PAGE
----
A Student Of A Disadvantaged Elementary School And Co Director And Mentor Essay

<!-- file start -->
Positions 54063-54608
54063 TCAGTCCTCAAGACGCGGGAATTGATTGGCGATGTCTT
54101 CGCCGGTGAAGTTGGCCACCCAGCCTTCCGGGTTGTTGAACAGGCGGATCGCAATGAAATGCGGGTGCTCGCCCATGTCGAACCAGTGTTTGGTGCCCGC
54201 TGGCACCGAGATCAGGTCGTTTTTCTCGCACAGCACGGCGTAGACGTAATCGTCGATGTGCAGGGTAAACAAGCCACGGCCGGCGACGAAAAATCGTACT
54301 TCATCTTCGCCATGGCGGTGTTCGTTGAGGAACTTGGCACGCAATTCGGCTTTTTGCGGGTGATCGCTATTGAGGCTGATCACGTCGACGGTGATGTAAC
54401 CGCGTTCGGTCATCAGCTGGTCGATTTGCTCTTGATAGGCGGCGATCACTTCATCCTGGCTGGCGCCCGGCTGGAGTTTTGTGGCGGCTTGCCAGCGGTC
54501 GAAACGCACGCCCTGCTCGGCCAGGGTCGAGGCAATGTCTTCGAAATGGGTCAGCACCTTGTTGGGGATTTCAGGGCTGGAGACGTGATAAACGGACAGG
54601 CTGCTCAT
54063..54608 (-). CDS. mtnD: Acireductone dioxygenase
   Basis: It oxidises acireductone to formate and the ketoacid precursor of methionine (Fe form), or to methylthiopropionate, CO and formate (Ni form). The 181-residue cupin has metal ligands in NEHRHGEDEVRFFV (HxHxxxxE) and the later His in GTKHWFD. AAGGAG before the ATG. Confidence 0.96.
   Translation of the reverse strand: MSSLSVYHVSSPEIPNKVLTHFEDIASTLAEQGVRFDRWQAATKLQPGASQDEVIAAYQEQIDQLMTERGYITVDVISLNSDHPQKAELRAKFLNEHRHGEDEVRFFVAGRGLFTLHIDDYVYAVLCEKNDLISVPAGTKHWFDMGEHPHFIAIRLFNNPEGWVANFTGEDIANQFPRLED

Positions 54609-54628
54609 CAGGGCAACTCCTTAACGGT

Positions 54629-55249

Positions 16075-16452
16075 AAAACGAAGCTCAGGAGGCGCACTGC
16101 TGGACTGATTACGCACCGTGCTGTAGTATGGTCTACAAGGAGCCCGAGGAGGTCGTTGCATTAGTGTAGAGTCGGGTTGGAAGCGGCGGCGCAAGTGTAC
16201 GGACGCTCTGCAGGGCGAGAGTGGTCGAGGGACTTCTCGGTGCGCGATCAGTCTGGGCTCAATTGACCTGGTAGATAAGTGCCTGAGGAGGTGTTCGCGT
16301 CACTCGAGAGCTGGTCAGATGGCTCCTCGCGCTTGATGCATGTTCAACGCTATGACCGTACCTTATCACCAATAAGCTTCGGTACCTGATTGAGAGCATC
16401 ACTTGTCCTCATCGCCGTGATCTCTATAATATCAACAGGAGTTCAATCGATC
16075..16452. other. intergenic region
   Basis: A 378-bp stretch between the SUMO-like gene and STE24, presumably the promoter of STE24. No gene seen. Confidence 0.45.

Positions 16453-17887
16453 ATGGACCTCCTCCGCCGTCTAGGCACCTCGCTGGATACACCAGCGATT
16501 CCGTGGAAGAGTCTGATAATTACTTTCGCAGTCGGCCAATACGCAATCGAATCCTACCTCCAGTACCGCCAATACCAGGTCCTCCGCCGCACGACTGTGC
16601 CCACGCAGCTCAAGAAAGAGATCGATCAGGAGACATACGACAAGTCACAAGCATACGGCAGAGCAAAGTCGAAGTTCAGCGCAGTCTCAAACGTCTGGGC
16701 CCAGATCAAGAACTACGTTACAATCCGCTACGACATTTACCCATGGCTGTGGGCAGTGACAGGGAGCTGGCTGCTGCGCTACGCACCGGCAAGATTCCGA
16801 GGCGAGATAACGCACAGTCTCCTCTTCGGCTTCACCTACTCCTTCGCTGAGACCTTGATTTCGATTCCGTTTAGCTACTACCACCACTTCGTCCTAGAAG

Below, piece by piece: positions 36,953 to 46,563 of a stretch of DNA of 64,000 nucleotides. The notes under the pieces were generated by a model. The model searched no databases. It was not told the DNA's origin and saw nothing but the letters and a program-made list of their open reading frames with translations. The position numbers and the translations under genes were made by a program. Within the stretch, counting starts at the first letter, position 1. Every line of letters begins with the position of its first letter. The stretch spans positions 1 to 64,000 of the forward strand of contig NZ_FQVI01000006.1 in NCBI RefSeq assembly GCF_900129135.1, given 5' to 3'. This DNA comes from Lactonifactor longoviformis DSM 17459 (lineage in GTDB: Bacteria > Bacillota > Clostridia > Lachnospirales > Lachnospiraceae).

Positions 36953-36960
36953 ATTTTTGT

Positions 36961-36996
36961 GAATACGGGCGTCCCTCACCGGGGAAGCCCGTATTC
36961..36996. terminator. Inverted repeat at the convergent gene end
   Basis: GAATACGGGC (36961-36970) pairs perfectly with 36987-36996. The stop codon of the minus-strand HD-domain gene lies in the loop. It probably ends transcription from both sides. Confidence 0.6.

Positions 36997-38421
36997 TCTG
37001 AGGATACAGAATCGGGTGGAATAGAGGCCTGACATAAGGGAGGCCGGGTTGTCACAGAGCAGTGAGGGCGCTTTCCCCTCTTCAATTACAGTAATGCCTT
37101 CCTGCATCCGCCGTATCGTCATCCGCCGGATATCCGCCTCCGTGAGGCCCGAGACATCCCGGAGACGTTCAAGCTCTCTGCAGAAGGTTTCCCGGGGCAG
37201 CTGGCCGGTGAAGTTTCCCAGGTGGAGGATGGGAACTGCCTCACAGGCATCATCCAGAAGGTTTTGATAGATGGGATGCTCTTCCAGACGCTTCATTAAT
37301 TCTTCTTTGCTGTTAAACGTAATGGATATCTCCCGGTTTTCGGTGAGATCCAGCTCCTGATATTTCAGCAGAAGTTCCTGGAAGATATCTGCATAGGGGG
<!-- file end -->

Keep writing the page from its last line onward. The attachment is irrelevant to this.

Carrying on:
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As a student of a disadvantaged elementary school and co-director and mentor for Project F.A.M.E. (Fostering the Arts to Motivate Excellence) Summer Camp, I found that that low self-esteem and self-degradation accounts for many of the social and academic ills of black and low-income children. My aspiration to teach was first ignited by my desire to expose underprivileged black children to their African-American history and greatness (earlier on in their lives) — to dispel the narrative that black children are biologically inferior. I believe it is fundamental to reverse the psychological oppression that is often pre-ingrained into the minds and spirits of young (especially African-American) children. Expressly, I believe if children can understand and learn about their predecessors’ resilient and tenacious spirits, then they are inclined to gain a greater sense of self and perform better in academic environments. In another light, I yearn for an understanding of pedagogical strategies that births critical thinkers, creative problem solvers, and a culturally aware people. Arguably, the purpose of education is comprised of four primary pillars that encourage the growth of a whole being so that he or she can fruitfully contribute to society; as an illustration, education seeks to foster the development of intellectual, social, economic, and political capacities. The school is a prominent “growth house” for children’s guided development and socialization. The most

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